In September 2019, our research hub team in Ghana and our Birmingham-based Community Engagement and Involvement Manager came together to explore a truly novel area of collaborative working in LMIC countries.

Involving patients and the public in research design, implementation and dissemination of findings is a growing field in the UK, with funding bodies making it a requirement to collaborate with relevant lay audiences. There is emerging evidence of this approach leading to improved outcomes and study relevance. However, patient and public involvement and collaboration in research studies is not yet established in LMICs, with very few case studies and poor reporting available.

The Global Health Research Unit on Global Surgery is pioneering involvement activities in Ghana in preparation for launching one of our randomised clinical trials looking at capacity building in district hospitals. The study focuses on the simple, yet very crucial procedure of hernia repair and addresses the shortfall of trained surgeons in rural areas. Dr Karolin Kroese, our Community Engagement and Involvement Manager, spent 10 days in Ghana with the local team, Hub Lead Prof Stephen Tabiri, Hub Manager Bernard Ofori Appiah and Research Nurse Ramatu Darling, visiting district hospitals in rural settings to talk to patients about their experiences living with hernias and having undergone surgery. Interviews were conducted around design, feasibility and acceptability of the proposed study, confirming the importance and relevance of this research area, as well as highlighting aspects that matter to patients and the affected community members.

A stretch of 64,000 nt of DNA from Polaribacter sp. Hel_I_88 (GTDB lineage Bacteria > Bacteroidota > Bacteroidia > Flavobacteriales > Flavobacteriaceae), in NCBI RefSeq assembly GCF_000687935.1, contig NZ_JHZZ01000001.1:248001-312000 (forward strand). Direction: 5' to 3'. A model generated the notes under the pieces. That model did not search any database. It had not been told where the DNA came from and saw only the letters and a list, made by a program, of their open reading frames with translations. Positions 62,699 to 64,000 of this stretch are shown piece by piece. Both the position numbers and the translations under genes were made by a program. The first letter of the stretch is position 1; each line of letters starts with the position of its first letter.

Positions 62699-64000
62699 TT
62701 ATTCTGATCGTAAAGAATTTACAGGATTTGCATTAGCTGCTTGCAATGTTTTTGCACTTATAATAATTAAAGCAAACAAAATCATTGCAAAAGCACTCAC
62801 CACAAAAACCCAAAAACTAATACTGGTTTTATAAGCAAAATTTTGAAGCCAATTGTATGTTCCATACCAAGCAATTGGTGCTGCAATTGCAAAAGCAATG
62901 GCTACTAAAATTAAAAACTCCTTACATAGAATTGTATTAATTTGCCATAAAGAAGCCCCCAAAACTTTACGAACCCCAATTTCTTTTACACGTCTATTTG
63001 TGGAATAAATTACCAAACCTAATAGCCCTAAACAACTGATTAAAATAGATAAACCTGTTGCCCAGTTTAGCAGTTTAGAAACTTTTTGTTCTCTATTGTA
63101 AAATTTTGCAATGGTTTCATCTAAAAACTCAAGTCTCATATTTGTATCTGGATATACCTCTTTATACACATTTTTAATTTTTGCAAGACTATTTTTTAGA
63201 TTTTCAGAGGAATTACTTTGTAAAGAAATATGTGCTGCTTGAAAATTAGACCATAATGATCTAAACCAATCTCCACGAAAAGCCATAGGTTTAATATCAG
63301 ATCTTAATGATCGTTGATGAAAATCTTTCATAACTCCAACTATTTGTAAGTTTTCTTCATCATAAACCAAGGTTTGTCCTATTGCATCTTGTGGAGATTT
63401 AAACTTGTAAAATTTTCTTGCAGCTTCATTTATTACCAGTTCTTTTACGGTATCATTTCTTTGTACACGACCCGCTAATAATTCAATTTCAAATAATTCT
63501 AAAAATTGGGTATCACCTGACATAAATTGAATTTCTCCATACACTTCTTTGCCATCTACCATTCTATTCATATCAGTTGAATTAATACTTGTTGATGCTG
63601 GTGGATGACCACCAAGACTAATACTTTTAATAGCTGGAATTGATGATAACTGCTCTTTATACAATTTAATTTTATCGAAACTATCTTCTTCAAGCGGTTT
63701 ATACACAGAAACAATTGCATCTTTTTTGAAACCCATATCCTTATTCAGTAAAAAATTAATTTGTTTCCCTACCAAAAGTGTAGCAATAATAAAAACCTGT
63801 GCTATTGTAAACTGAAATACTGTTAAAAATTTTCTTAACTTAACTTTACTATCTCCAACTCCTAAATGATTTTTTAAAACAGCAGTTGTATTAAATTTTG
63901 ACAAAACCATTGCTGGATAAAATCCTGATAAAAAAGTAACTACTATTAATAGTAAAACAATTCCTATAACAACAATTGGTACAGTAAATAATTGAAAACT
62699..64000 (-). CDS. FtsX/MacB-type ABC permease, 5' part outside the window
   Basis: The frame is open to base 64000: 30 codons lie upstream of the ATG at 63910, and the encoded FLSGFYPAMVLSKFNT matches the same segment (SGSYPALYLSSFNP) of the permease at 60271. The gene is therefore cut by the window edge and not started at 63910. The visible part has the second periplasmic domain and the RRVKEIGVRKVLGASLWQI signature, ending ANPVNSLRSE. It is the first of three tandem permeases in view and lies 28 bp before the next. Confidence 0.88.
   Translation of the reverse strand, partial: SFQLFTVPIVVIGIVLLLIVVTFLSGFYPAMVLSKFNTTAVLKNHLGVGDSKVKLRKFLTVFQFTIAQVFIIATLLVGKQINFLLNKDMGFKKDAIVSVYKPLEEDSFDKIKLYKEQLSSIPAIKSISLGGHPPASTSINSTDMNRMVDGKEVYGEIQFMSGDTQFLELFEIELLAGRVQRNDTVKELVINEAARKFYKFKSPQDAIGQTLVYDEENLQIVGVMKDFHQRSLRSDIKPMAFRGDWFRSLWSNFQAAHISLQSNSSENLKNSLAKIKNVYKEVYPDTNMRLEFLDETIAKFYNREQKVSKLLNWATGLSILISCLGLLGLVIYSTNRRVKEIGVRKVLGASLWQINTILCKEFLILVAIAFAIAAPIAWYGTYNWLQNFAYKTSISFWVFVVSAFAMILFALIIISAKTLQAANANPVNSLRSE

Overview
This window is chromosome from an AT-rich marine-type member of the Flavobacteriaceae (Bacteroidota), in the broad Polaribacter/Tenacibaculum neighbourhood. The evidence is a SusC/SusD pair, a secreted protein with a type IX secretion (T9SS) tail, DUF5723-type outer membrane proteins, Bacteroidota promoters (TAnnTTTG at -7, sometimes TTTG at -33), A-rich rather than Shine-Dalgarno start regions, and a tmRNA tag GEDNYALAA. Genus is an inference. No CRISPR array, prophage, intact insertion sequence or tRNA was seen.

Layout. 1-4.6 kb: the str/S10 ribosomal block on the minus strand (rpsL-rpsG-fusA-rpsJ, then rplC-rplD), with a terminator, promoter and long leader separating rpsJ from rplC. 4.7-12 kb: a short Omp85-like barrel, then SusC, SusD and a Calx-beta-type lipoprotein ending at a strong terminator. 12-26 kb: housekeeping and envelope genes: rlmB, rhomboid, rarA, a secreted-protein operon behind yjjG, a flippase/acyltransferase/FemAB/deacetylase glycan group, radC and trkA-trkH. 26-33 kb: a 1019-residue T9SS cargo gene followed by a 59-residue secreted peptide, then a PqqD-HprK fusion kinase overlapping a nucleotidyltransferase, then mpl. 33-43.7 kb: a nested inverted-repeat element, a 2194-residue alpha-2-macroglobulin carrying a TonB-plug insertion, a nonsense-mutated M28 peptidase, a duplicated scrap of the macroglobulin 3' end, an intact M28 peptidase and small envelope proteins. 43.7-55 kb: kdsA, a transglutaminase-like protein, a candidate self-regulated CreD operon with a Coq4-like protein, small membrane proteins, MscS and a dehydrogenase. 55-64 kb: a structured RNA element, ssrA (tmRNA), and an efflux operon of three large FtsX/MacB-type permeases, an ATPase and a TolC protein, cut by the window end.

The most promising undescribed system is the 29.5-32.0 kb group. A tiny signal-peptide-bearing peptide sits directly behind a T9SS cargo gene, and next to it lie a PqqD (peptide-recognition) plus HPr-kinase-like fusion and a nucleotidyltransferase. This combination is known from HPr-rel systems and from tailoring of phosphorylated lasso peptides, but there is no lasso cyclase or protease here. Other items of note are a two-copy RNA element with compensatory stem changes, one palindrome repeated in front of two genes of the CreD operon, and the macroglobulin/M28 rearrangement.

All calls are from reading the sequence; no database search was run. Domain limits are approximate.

Dr Karolin Kroese positively reflects on the visit to Ghana and the data gathered in the interviews, stating that ‘the patient angle informed aspects of the study that the research team had not been aware of’ and that ‘the patient feedback will lead to changes in the study design and protocol, helping to increase success and therefore impact of the study.’

Prof Stephen Tabiri summarises the success of consulting patients in this study by stating that even though ‘Community Involvement is a new term, it is the direction in which all clinical researchers should go.’